On 24 Mar 1944, Wingate performed an inspection on Chindit strongholds in Burma. He arrived at Imphal, India at 1823 hours, and then took off for Hailakandi, India at about 2000 hours. The B-25 bomber he was traveling in cashed into the Naga Hills, killing all 10 aboard. He was originally buried at the site of the crash, but was eventually moved to the Arlington National Cemetery in Arlington, Virginia, United States; this was due to the fact that most of the 10 aboard the aircraft were Americans, and all remains were charred beyond recognition, thus it was not possible to tell which body belonged to which passenger or crew.
Louis Mountbatten, Allied Supreme Commander in Southeastern Asia, did not always get along with Wingate, but he wrote his wife Edwina Ashley "I cannot tell you how much I am going to miss Wingate.... He was a pain in the neck to the generals over him, but I loved his wild enthusiasm and it will be difficult for me to try to inculcate it from above." William Slim, who worked with Wingate in India and Burma, thought Wingate's biggest fault was that Wingate "regarded himself as a prophet, and that always leads to a single-centeredness that verges on fanaticism, with all his faults. Yet had he not done so, his leadership could not have been so dynamic, nor his personal magnetism so striking."
Frank McLynn, The Burma Campaign
Orde Wingate Timeline
|26 Feb 1903||Orde Wingate was born.|
|15 Apr 1942||Orde Wingate returned to Maymyo, Burma from China.|
|24 Apr 1942||At Delhi, India, Orde Wingate noted his preference of a proactive long range penetration strategy for his irregular troops.|
|6 Aug 1942||Michael Calvert wrote to Orde Wingate from Delhi, India warning that fellow British officers generally considered Wingate "not fit to command."|
|26 Feb 1943||In Burma, Orde Wingate lectured his officers about the British practice of worshipping gallant losers, citing the celebration of those who succeeded in the Dunkirk evacuation without placing blame on the same leaders whose failures made such an evacuation necessary.|
|21 Jun 1943||Orde Wingate arrived in Delhi, India and met with various British officers.|
|24 Jul 1943||Winston Churchill said "There is no doubt that in the welter of inefficiency and lassitude which has characterised our own operations on the Indian front, this man," referring to Orde Wingate, "his force and his achievements stand out; and no question of seniority must obstruct the advance of real personalities in their proper station in war."|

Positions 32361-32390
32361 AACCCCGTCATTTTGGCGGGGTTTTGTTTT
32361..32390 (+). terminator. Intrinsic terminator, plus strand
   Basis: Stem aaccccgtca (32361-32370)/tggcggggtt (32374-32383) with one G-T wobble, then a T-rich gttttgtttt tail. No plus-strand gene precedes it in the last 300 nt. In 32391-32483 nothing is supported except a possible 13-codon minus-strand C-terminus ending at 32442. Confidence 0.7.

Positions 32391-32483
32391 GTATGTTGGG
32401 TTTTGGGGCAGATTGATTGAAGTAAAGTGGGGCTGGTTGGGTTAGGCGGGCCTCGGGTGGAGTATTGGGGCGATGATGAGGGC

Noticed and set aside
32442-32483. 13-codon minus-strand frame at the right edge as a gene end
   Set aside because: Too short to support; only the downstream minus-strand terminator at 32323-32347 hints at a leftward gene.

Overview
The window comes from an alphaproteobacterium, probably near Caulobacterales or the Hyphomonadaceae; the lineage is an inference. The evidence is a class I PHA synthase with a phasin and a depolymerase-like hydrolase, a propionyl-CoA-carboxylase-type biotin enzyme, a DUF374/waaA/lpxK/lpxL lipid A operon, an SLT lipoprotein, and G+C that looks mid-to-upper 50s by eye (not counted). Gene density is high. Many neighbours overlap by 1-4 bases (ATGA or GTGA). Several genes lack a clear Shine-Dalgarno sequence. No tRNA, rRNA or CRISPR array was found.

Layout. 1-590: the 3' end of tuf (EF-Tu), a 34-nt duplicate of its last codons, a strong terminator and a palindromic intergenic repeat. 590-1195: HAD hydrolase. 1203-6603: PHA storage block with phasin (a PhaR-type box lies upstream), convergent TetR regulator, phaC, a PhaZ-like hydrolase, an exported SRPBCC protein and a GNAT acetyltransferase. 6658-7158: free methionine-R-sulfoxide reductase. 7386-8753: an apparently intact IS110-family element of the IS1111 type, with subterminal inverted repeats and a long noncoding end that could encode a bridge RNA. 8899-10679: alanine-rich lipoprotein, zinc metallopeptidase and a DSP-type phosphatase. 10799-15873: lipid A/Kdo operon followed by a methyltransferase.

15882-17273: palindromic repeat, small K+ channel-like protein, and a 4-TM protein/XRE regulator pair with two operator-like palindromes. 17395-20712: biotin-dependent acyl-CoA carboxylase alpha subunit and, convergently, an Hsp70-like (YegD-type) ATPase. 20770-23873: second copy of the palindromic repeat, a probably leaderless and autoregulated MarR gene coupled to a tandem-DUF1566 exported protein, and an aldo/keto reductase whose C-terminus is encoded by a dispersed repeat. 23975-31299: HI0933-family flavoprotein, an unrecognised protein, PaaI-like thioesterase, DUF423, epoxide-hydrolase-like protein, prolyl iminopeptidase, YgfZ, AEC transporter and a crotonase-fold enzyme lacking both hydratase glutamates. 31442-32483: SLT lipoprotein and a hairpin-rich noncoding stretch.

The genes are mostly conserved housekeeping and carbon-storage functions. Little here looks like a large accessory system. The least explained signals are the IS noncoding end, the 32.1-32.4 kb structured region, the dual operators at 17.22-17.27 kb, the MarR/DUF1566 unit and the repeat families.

|25 Jul 1943||Orde Wingate was recalled to Britain.|
|30 Jul 1943||Orde Wingate departed Delhi, India.|
|4 Aug 1943||Orde Wingate arrived in London, England, United Kingdom and was told that he would accompany Winston Churchill to Canada.|
|13 Aug 1943||Orde Wingate shared his plans for an offensive into Burma; Claude Auchinleck, however, argued for Winston Churchill's alternate plan which focused on the Andaman Islands and then Sumatra instead.|
|18 Aug 1943||Orde Wingate met Franklin Roosevelt at Quebec, Canada, introduced by Winston Churchill.|
|23 Aug 1943||The British Joint Planning Staff authorized the transfer of six brigades under Orde Wingate's command for operations in Burma; Wingate had originally wanted eight brigades. The units were to be drawn from the UK 70th Division and the UK 81st African Division.|
|11 Sep 1943||Orde Wingate departed the United Kingdom for Lisbon, Portugal.|
|12 Sep 1943||Orde Wingate departed Lisbon, Portugal for Cairo, Egypt.|
|13 Sep 1943||Orde Wingate departed Cairo, Egypt for Karachi, India.|
|19 Sep 1943||Orde Wingate arrived in Delhi, India.|
|23 Mar 1944||Orde Wingate's headquarters completed its move to Sylhet, British India.|
|24 Mar 1944||Orde Wingate visited the Broadway and White City sites of Operation Thursday in Burma in an attempt to raise the morale of the British 77th Brigade. At 1823 hours, his returning plane arrived at Imphal, India, and then off again shortly before 2000 hours for Hailakandi, India. The aircraft crashed into the Naga hill west of Imphal about 30 minutes after taking off, killing the American pilot Lieutenant Brian Hodges, Wingate, and the other 8 passengers and crew aboard.|
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Lt. Gen. Lewis B. "Chesty" Puller, at Guadalcanal